As Michael Behe has explained in these pages and in ID the Future podcasts, natural selection can appear to produce benefits to an organism, but at a cost. Most often, organisms carry on by breaking existing genes and proteins. This is the overriding message of his new book, Darwin Devolves. The tendency for existing complex functions to degrade in order to allow an organism to survive swamps any beneficial mutations that might arise de novo.

Occasionally, excited headline writers proclaim that scientists are watching evolution happen in real time. Let's scrutinize some of these claims to see what really happened. Did a new, innovative function arise by a beneficial mutation? Or did something break that provided a benefit in special circumstances?


Scientists to clone 'Ice Age foal' after finding liquid blood preserved inside its 42,000yo body

ice age foal
© North-Eastern Federal University
Liquid blood in Ice Age foal
Semyon Grigoryev, head of the Mammoth Museum in Yakutsk, said today: 'The autopsy shows beautifully preserved internal organs.

'Samples of liquid blood were taken from heart vessels - it was preserved in the liquid state for 42,000 years thanks to favourable burial conditions and permafrost.

'The muscle tissues preserved their natural reddish colour.

'We can now claim that this is the best preserved Ice Age animal ever found in the world.'

Fireball 2

SpaceX contracted by NASA to attempt to 'redirect' asteroid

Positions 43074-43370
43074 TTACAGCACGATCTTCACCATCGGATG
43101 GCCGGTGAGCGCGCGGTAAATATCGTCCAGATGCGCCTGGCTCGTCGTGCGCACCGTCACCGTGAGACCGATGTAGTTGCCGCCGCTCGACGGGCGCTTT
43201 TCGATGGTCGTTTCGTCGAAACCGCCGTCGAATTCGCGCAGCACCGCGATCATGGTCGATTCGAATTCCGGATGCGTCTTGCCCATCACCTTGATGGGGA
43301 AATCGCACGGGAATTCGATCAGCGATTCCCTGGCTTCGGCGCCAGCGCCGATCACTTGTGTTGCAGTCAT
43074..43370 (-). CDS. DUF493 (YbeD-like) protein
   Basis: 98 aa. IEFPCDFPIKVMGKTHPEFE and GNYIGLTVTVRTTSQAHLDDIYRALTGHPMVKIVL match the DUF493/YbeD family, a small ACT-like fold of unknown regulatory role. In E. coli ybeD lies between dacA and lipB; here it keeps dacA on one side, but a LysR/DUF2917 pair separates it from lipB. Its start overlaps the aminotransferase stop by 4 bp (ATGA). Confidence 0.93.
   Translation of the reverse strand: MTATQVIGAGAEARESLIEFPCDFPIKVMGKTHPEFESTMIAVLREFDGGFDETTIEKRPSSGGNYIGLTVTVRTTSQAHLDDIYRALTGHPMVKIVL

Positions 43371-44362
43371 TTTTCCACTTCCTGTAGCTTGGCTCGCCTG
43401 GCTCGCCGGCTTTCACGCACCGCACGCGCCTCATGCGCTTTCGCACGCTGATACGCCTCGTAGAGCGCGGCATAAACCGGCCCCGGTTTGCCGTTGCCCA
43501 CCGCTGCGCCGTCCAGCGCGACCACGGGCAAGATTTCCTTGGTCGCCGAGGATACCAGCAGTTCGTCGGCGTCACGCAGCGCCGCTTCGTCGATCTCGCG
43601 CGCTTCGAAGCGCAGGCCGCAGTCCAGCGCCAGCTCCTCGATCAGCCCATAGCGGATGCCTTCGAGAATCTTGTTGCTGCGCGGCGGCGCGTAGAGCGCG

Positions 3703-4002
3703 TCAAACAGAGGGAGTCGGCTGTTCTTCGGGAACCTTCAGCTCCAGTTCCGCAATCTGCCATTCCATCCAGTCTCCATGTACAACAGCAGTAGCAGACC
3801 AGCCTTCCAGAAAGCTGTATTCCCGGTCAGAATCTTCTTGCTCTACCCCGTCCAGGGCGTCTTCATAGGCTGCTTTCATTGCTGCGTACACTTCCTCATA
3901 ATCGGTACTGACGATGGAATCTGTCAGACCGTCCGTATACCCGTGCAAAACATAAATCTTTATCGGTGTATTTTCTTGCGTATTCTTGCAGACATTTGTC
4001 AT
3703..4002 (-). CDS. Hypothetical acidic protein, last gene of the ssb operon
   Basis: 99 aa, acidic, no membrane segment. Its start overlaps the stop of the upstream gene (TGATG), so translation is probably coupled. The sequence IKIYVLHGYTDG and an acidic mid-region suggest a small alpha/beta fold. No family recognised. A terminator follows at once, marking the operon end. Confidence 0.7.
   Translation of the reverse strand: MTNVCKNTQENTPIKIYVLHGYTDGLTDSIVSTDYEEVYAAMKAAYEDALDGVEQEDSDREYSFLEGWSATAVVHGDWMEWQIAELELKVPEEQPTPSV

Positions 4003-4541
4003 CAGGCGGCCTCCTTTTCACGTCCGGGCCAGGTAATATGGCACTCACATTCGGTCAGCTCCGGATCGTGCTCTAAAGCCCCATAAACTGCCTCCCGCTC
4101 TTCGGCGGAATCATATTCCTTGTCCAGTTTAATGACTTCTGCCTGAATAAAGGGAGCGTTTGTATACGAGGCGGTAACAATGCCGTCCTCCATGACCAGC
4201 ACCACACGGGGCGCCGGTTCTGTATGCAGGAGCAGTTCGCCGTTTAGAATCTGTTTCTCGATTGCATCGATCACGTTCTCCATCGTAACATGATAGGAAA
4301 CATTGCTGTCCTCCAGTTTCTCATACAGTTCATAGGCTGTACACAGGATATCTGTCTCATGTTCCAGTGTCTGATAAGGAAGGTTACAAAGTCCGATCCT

© Pixabay

Despite an admission last year that it may be impossible to stop the 8.8 ton asteroid
Bennu from annihilating life on Earth, the perennial optimists at NASA have nevertheless granted SpaceX a $69 million contract to assist in the Double Asteroid Redirection Test (DART), intended to save Earth from interstellar armageddon. The test, tentatively scheduled for June 2021, will have Elon's Musketeers crashing a kinetic impactor - in this case, a spacecraft equipped with cameras and solar panels - into a small moonlet accompanying Didymos, an 800-meter-long near-Earth asteroid. NASA notes that the moonlet, dubbed "Didymoon" by scientists, "is more typical of the size of asteroids that could pose a more common hazard to Earth" than its massive chaperone.

The goal, NASA says, is to launch the DART spacecraft atop a SpaceX Falcon 9 rocket that will then make its way to Didymos and Didymoon to attempt to alter the latter's trajectory in a rehearsal for what could one day be a high-stakes game of cosmic bumper cars. "By using solar electric propulsion," NASA says, "DART will intercept the asteroid Didymos' small moon in October 2022, when the asteroid will be within 11 million kilometers of Earth." Meanwhile, Earthlings will watch with bated breath.

"The collision will change the speed of the moonlet in its orbit around the main body by a fraction of one percent," NASA promises, "enough to be measured using telescopes on Earth."


New device creates electricity from snowfall

Falling Snow
© Thom Holmes/Unsplash
UCLA researchers and colleagues have designed a new device that creates electricity from falling snow. The first of its kind, this device is inexpensive, small, thin and flexible like a sheet of plastic.

"The device can work in remote areas because it provides its own power and does not need batteries," said senior author Richard Kaner, who holds UCLA's Dr. Myung Ki Hong Endowed Chair in Materials Innovation. "It's a very clever device - a weather station that can tell you how much snow is falling, the direction the snow is falling, and the direction and speed of the wind."

The researchers call it a snow-based triboelectric nanogenerator, or snow TENG. A triboelectric nanogenerator, which generates charge through static electricity, produces energy from the exchange of electrons.

Findings about the device are published in the journal Nano Energy.